Knowledge & Learning

Changing Consumer Trends in India

By July 23, 2020 No Comments

Despite being in lockdown for over 60 days, with many Indians experiencing pay cuts, furloughs and job losses, the overall consumer sentiment in India is still positive. As per the Covid-19 India Consumer Pulse Survey by McKinsey and Company, in May over 57% of respondents believe that the economy will rebound to previous levels or become stronger than before in the next 2-3 months. Even though over 60% consumers report that their income has been negatively impacted and many are cutting back on spending, people are hopeful that things will turnaround. The gradual opening up of the lockdown in some parts of India especially in the green zones and the government’s announcements on the stimulus packages could have led to people feeling more optimistic.

Consumers intend to spend more on categories like groceries, home entertainment, personal care and medicine. All other categories – apparel, footwear, restaurants (home delivery), jewellery, consumer electronics and vehicles; will all see a dip. In April vehicle sales were at zero in India, domestic flights are only slowly coming back and leisure travel is going to be out of the question for a long time.

What has picked up in this lockdown period is the Indian consumer’s comfort with online shopping and digital payments. Big Basket, which earlier catered to a very small segment of consumers, now is constantly out of delivery slots because of the increased demand. The number of players who have chipped in to cater to home delivery of groceries is incredible. From pizza maker Mojo Pizza that is delivering vegetables and limited grocery items in 30 mins to Nobroker which helps you find homes now delivering groceries, everybody has a market. And while these players will not see this level of demand once things go back to normal, the number of people who have now experienced this service is now extremely high and the expectation is a large number of them will be willing to convert permanently.

Corroborating the above, according to ‘Turn the Tide’, a Facebook India-Boston Consulting Group (BCG) report, 51% of Indian consumers saw an increase in digital payments. Spending on health and hygiene will increase by 40% by the end of this year and 50% of all consumers expect to spend more on e-commerce. Origin of product and brand will become even more important going forward. People will trust only brands that they think will follow all the hygiene protocols and produce quality products. Price differences will no longer easily affect the urban consumer’s decision to buy, many will be willing to spend a slightly higher amount for assurance of hygiene and quality.

However, in rural India, the consumption trends are the opposite, moving towards purchase of smaller packs and cheaper products. FMCG firms are seeing an uptake in small SKUs for personal products but in foods, large packs are moving. Local brands and private labels are seeing more traction. Because of the issue of migrant workers losing their income, unable to send money home and a general drop in incomes, rural consumption has been negatively impacted. Consumer credit firms have reported a 50% decline in the mass market segment, highlighting that people are hoarding cash and pulling back on borrowing and spending.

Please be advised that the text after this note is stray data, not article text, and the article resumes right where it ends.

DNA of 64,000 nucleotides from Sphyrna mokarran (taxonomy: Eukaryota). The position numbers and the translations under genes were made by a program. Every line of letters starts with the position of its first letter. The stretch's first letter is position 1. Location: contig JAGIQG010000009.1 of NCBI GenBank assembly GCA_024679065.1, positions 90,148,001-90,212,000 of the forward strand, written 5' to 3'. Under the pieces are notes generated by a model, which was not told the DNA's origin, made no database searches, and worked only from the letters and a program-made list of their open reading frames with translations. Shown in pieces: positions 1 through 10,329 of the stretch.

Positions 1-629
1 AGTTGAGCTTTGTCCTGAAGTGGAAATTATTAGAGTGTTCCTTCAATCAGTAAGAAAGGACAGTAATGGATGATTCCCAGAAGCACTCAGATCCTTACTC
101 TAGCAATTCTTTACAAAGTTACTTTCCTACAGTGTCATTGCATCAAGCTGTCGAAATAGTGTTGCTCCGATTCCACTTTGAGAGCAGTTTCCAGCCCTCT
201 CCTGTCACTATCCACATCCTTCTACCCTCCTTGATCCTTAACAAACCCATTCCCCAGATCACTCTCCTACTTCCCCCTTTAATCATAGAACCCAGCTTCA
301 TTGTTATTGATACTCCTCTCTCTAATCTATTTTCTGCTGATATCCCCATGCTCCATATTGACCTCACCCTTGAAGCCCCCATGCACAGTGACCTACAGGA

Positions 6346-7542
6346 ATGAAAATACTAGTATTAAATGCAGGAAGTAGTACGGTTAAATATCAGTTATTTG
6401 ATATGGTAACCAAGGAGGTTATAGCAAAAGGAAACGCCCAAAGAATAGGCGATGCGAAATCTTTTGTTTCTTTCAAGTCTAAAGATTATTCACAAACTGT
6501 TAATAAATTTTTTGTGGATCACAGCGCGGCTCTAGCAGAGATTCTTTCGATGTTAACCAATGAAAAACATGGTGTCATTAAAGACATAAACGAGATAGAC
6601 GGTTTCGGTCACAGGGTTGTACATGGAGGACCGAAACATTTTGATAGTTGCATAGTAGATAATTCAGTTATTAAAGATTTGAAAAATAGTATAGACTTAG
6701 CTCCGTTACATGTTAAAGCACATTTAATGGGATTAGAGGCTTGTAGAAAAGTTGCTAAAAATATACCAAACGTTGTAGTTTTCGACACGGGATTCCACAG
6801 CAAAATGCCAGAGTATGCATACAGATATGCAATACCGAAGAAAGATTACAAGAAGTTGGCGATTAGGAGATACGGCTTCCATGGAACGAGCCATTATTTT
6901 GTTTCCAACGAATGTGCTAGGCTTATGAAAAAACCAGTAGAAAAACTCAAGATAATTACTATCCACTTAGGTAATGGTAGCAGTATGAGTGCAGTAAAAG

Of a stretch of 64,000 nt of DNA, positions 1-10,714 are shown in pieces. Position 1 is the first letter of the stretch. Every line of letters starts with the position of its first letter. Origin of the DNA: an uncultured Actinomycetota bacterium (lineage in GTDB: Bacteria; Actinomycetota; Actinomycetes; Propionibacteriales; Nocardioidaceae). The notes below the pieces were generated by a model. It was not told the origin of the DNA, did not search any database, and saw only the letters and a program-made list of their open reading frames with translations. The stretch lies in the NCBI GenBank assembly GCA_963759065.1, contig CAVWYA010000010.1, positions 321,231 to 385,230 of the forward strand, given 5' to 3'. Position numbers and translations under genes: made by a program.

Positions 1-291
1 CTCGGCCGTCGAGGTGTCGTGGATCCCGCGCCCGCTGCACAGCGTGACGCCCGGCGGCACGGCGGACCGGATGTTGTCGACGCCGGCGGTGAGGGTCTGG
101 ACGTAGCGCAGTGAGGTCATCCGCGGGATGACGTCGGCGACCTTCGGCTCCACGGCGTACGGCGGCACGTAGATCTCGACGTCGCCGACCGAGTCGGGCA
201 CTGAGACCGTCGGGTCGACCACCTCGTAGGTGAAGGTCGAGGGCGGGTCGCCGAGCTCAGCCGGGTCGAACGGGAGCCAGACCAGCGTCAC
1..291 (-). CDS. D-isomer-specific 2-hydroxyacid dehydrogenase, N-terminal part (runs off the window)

Retailers predict that even after the lockdown eases, consumers will want to reduce their trips to stores as much as possible. This will lead to planned purchases but severely reduce impulse buying. This might lead to the opposite of hyperconsumerism, which is good for the environment and for people’s savings but will affect retailer revenues negatively. Consumers are now also very easily changing their store preferences depending on supply availability and the kind of social distancing and cleaning processes retailers follow.

In categories which are traditionally offline like education, doctor consultations and fitness, there will be an increase in digital adoption. According to Google’s Report “What is India Searching for: Insights for Brands” there has been a 3X increase in the searches for advanced courses in data science and machine learning and a 249% rise in queries for mutual funds to invest now. There’s been a 60% rise in searches for doctor consultations, 40% growth in queries on collaborative software and 70% increase in questions about free video dating.

Customers know that even after the lockdown ends, they will have to continue following social distancing norms. For firms that are agile there will be a huge uptick in products and services that can be delivered online and via video. While some of these behaviors are temporary, the boost that online video, payments and e-commerce will get is undeniable.

In China, after the economy has opened up, there has been a huge surge in the sale of luxury products. High end stores have seen blockbuster sales on a daily basis. But experts believe that while there may be some pent up demand, it is unlikely that India will see this pattern. However, in the long term, how soon the economy recovers will depend on how soon Indians get back to discretionary spending, and for the moment that looks like it’s a long way off.



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